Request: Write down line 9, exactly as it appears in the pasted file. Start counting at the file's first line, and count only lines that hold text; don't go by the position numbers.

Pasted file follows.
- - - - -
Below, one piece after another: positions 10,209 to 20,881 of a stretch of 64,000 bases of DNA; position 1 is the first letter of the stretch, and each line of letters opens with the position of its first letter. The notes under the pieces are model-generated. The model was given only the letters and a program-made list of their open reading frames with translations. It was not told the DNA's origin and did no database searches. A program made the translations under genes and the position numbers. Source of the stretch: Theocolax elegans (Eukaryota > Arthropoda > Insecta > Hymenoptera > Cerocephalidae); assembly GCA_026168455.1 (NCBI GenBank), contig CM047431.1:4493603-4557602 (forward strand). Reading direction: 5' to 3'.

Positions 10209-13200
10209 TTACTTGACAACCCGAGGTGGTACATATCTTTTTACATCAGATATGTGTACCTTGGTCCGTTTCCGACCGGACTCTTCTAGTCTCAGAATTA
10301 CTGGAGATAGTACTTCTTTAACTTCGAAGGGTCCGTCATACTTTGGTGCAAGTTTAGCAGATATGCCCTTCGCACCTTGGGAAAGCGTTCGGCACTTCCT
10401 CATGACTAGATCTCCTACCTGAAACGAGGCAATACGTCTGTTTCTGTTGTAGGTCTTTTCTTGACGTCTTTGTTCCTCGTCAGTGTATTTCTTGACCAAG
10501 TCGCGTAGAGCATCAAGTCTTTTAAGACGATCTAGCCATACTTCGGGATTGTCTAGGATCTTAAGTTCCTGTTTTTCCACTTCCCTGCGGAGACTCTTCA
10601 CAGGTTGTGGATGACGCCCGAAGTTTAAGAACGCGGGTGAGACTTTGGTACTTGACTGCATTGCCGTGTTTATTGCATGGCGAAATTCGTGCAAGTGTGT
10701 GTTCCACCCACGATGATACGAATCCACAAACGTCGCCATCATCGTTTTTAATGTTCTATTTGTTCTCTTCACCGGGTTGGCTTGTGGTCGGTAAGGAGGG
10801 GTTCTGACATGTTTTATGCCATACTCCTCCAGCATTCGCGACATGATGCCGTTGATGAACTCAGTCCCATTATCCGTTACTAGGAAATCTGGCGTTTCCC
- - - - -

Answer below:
10801 GTTCTGACATGTTTTATGCCATACTCCTCCAGCATTCGCGACATGATGCCGTTGATGAACTCAGTCCCATTATCCGTTACTAGGAAATCTGGCGTTTCCC